Monday, February 21, 2011

Photo of the Week: Thompson Building at 350 North Clark

(JWB Photo, 2008)

Walk north of Helmut Jahn's Thompson Center on Clark Street, cross the river and you'll come face to face with another building that carries the Thompson name, this one a real beauty with a creamy terra cotta skin and an understated ornamentation at the base of its classic Chicago school organization.  

The building at 350 North Clark Street is named after a different Thompson -- not James R., but John R., a restauranteur who rocked the lunchroom business in a big way from the latter part of the 19th century to the 1950's.  If you've got some time on your hands, here's a cool website for you --  Some great information about John R. and a bunch of other stuff, too.

Turns out that Mr. Thompson (the dead one, not the one still with us) began his career running a general store in rural Illinois.  In 1891 he came to Chicago and opened a restaurant on State Street.  Thirty years later the Thompson empire included a chain of groceries and 109 restaurants, including 49 in Chicago and 11 in New York City.  The company's commissary was moved to the brand new building at 350 North Clark in 1912, and the company went public in 1914.  Mr. Thompson died in 1927.  

Thompson's restaurants stressed efficiency and hygiene, attributes that work well in restaurants and in buildings.  So it is that the Thompson building has a glazed exterior of white terra cotta, emphasizing the cleanliness of the operation.  The modest terra cotta ornament presents garlands of fruit, vegetables and grain, a visual clue as to what the original purpose of the building was.  The strong geometric grid of the eight-story facade may well suggest the efficiency of Thompson's "scientific" approach to his enterprise.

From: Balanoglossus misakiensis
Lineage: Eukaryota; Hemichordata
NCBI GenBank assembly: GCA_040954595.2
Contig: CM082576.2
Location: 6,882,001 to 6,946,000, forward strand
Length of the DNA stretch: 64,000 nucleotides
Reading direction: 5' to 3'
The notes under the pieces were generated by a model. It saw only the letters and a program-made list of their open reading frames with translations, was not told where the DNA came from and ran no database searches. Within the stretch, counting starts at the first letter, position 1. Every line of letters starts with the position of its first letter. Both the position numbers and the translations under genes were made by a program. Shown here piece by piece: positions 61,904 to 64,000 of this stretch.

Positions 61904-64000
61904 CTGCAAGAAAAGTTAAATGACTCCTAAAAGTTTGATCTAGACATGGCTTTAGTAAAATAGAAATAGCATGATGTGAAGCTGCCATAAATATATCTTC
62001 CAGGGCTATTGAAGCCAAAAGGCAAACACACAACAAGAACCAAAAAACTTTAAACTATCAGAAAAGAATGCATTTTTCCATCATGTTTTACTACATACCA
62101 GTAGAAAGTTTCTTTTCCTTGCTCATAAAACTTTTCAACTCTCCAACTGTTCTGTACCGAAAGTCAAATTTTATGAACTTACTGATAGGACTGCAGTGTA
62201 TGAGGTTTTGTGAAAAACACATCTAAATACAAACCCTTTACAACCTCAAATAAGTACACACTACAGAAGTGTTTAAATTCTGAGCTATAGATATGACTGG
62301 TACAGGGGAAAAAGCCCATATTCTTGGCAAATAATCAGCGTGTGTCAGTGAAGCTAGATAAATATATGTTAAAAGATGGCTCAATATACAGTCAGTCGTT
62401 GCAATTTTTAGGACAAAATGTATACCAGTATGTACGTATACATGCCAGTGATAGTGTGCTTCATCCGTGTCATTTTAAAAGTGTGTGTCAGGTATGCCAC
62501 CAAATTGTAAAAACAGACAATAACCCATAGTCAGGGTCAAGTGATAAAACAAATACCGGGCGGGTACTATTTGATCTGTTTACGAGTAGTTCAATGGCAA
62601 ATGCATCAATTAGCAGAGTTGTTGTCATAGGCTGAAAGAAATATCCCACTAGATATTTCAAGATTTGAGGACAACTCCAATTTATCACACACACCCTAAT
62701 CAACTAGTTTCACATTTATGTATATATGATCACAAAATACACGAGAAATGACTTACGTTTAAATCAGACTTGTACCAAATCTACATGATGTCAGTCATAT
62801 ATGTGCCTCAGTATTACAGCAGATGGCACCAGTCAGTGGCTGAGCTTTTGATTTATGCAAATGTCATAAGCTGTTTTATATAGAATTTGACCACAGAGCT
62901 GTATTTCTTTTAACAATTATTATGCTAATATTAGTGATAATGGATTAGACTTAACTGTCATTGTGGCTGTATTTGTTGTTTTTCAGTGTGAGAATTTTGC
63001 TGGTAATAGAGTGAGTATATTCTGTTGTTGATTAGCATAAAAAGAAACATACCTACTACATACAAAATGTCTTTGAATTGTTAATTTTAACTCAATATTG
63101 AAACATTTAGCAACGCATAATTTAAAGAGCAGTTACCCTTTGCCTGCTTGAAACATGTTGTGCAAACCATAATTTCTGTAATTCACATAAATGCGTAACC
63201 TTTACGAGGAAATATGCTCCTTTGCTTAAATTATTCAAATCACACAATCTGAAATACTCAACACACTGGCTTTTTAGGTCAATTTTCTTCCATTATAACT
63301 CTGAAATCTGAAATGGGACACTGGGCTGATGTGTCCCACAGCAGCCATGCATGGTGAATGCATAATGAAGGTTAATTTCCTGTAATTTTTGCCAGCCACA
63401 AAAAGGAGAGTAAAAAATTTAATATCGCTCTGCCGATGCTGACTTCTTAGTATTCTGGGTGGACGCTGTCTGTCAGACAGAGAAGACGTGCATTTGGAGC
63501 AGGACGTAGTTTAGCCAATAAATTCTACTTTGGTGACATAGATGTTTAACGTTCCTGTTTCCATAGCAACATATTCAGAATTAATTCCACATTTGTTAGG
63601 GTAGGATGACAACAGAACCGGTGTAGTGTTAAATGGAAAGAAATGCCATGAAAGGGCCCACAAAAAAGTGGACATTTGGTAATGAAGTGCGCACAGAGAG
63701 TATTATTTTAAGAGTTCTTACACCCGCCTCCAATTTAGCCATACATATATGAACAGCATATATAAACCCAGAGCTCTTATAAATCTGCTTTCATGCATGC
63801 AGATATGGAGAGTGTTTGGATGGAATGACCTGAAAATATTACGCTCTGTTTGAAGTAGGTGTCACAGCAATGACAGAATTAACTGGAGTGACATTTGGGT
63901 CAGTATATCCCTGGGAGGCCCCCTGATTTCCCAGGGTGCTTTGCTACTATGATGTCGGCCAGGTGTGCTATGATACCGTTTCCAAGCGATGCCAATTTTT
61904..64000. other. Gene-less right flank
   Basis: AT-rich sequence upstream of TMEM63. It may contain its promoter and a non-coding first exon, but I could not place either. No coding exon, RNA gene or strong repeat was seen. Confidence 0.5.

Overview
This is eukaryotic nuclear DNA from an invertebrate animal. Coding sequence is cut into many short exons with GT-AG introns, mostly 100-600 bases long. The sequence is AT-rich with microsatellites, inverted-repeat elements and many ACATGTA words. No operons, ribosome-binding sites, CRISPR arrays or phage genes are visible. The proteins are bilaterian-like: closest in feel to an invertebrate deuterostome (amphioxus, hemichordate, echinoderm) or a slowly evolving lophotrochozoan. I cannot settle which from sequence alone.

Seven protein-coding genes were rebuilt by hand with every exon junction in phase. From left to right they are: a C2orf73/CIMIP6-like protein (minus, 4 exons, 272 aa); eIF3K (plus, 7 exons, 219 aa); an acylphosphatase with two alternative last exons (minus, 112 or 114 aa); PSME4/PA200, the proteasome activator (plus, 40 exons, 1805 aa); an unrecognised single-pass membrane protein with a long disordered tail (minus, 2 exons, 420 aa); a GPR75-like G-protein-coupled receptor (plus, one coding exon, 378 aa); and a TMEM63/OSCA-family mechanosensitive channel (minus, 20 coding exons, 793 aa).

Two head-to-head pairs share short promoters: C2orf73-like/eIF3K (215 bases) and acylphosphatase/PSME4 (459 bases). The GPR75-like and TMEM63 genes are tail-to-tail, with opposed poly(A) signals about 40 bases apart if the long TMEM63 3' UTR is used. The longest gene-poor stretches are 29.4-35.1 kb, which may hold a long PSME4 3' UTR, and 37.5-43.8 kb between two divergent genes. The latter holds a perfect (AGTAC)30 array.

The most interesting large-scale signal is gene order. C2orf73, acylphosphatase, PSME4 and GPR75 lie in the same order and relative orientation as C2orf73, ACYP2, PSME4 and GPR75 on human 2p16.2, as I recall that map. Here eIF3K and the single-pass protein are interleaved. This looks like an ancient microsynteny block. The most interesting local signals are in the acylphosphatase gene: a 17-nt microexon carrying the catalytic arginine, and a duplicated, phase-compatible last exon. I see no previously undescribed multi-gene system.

The building has a great pedigree -- the designer was Alfred Alschuler, a prolific architect during the first quarter of the 20th century, whose accomplishments include the 360 North Michigan Avenue Building, the oldest synagogue in the city (KAM Isaiah Israel in Hyde Park), and a number of factories and showrooms.  

The Thompson building's terra cotta was manufactured by the great Northwestern Terra Cotta Company, which produced the cladding for the Wrigley Building and which had its offices in the Santa Fe Building. Northwestern's main plant was at the corner of Wright and Clybourn and is now listed on the National Register of Historic Places.


Anonymous said...

Hi Jim. Thanks for the post. John Thompson is my Great Grandfather. Could you tell me where you obtained your research on him? I've been looking for more details for years. Thank you, Dave Owen.

Anonymous said...

I learned about John from the Homer Historical Society, as Homer IL was the hometown of Mr. Thompson. Interesting fellow! Seems he bought his first cafe because he didn't like their coffee and wanted to do it better.